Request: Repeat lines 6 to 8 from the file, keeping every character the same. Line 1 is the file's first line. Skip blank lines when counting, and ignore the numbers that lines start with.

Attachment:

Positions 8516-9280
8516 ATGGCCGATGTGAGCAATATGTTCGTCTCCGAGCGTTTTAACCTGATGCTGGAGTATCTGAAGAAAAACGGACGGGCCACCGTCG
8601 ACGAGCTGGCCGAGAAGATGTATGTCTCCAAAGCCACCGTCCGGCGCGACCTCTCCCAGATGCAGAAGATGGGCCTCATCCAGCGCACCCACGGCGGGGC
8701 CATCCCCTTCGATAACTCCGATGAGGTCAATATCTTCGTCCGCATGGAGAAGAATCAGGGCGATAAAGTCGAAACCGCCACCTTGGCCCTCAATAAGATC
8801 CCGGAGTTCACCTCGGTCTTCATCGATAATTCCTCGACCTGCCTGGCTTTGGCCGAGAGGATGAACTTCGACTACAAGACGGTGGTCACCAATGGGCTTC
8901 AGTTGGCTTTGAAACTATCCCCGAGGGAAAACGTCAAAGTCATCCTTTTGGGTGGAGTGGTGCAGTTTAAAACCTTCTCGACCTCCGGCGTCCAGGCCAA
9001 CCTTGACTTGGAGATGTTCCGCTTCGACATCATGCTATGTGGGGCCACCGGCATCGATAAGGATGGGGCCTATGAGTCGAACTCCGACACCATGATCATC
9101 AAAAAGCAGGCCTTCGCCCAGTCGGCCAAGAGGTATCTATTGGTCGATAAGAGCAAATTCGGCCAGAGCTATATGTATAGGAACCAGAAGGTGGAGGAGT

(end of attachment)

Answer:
8901 AGTTGGCTTTGAAACTATCCCCGAGGGAAAACGTCAAAGTCATCCTTTTGGGTGGAGTGGTGCAGTTTAAAACCTTCTCGACCTCCGGCGTCCAGGCCAA
9001 CCTTGACTTGGAGATGTTCCGCTTCGACATCATGCTATGTGGGGCCACCGGCATCGATAAGGATGGGGCCTATGAGTCGAACTCCGACACCATGATCATC
9101 AAAAAGCAGGCCTTCGCCCAGTCGGCCAAGAGGTATCTATTGGTCGATAAGAGCAAATTCGGCCAGAGCTATATGTATAGGAACCAGAAGGTGGAGGAGT